A Hidden Gem

Jemisin took on a fascinating concept for this book. The exploration of creation stories, questioning how religion and faith influence society, and what the nature of the universe is are topics more commonly brought up in the college classroom. They are very appropriately and effectively taken on here in a fantasy novel, however. She ups the ante by adding another facet of these once oh-so-academic ruminations by making the divinities of her world present within the setting, allowing mortals to interact with them, begging the question: What is the difference between the power and influence of a god who is physically present and one who is remote? How would their mortal children react? Is human society more or less successful? What effect is there on the human soul? Again, all very academic when put into these terms. Jemisin's creativity took these near-titanic theories on and molded a story which is at once entertaining and illuminating.

The Hundred Thousand Kingdoms is not a perfect story. While there is untold depth to the underlying plot, many of the characters more resemble caricatures -- one-dimensional and seeming to embody one over-arching human quality or motivation. The best example of this is Scimina, one of Yeine's rivals for inheritance. Scimina is all cruel ambition, lacking any moral compass and willing to destroy all in her path to victory. While this is the core of some of the best villains out there, she possesses no tempering qualities which would make her human. She lacks balance. All but Yeine, Nahadoth and Sieh seem to suffer from this problem. While they are the personalities we spend the most time with and come to feel the most for, it hurts the credibility of the world. Another issue I had with Jemisin's writing is that she seemed to rely a bit too much on sexuality and carnal tension to maintain interest. I don't mind the presence of these themes in my fantasy -- I'm always up for romance! -- it became a crutch that wasn't really needed, though.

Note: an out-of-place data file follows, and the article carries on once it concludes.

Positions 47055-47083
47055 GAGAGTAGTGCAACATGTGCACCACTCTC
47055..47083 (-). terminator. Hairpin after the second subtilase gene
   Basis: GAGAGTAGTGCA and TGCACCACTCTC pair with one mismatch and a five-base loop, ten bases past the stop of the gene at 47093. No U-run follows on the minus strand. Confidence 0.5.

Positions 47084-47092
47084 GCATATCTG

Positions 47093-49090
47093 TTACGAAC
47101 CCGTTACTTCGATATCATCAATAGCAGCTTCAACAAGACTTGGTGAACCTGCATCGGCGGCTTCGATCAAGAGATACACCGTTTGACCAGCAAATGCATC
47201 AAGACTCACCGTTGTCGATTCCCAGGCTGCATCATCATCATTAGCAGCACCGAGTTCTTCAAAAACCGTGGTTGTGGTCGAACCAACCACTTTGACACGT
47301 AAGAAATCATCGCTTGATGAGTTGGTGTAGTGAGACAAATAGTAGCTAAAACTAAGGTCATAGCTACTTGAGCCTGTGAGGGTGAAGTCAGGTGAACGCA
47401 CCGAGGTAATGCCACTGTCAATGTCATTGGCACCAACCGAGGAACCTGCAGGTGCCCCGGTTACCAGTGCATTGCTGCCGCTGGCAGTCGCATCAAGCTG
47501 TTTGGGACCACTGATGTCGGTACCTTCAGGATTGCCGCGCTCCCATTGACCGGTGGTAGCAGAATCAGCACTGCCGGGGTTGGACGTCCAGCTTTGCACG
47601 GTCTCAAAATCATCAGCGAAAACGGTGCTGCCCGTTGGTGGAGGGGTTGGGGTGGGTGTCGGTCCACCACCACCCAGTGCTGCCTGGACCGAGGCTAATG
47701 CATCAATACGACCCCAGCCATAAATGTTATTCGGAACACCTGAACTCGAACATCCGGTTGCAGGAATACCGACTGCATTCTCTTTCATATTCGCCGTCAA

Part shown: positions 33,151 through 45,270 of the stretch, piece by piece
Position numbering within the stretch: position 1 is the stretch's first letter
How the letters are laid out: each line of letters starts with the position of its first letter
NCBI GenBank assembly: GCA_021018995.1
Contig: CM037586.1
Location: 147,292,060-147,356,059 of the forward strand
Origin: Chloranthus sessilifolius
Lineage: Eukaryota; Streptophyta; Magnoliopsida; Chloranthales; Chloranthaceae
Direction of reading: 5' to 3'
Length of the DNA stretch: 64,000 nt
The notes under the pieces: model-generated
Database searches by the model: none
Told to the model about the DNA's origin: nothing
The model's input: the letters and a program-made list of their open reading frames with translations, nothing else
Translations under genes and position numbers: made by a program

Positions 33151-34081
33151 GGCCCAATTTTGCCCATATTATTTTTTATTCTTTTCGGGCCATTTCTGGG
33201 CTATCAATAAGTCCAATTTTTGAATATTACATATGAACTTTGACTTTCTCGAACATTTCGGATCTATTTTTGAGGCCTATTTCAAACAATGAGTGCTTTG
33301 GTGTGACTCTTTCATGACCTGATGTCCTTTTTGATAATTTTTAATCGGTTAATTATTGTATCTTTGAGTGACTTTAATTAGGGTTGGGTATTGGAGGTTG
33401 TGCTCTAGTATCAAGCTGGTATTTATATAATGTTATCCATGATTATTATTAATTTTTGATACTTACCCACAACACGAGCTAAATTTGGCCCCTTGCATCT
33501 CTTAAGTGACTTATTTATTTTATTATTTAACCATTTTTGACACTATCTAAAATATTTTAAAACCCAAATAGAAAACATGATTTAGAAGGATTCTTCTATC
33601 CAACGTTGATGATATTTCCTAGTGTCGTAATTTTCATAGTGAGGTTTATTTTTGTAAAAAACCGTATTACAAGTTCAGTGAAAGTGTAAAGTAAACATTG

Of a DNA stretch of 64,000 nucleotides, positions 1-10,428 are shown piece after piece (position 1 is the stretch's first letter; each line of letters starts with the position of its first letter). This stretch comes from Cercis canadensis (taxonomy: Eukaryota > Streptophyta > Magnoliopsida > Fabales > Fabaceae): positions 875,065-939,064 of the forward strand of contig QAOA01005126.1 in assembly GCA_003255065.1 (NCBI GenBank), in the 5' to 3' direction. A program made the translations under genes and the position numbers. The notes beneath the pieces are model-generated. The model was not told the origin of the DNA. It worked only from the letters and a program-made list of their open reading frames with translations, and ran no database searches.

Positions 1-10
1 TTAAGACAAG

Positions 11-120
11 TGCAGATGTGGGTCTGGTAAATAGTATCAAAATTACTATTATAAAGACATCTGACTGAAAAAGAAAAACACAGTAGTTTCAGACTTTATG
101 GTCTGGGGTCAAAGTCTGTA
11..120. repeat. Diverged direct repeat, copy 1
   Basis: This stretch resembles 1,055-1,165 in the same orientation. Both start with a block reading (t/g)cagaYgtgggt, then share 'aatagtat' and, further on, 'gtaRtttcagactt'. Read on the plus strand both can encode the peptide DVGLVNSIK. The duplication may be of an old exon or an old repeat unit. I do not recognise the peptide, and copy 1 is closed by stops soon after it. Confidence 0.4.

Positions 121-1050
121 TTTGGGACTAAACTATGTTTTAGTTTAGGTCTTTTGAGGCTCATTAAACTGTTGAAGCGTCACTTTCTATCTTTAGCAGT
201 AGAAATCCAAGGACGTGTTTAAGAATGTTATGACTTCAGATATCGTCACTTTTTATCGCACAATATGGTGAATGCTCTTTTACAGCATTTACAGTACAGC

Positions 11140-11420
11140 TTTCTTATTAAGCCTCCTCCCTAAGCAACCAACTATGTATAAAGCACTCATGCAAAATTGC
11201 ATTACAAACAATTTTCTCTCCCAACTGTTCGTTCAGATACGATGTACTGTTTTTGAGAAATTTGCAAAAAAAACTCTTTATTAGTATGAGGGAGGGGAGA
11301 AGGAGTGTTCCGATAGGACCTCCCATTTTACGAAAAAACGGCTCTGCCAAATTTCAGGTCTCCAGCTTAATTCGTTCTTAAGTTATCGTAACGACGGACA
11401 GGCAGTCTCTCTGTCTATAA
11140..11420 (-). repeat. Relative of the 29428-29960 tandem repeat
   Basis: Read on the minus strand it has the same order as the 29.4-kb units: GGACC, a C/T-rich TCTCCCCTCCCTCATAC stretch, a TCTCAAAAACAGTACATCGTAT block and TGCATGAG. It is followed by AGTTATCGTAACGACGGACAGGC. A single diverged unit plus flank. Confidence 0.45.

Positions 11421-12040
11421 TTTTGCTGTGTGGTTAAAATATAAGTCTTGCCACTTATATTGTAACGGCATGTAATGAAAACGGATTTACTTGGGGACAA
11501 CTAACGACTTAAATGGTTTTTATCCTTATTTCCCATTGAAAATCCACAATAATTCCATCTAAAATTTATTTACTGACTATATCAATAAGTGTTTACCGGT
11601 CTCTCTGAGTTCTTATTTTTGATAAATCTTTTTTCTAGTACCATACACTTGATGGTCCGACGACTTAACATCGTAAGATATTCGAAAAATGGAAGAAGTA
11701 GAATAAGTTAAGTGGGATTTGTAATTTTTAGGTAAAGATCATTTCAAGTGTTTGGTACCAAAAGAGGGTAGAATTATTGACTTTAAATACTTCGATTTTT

A decent story with a thought-provoking basis, this book is a great read for your spare time. Don't be turned off by the theological questions as you can ignore them and just focus on Yeine's story if you wish. They are there, however, for those who like to chew on these philosophical answer-less questions. I look forward to seeing where Jemisin goes with this world next and how she grows as an author. Bravo!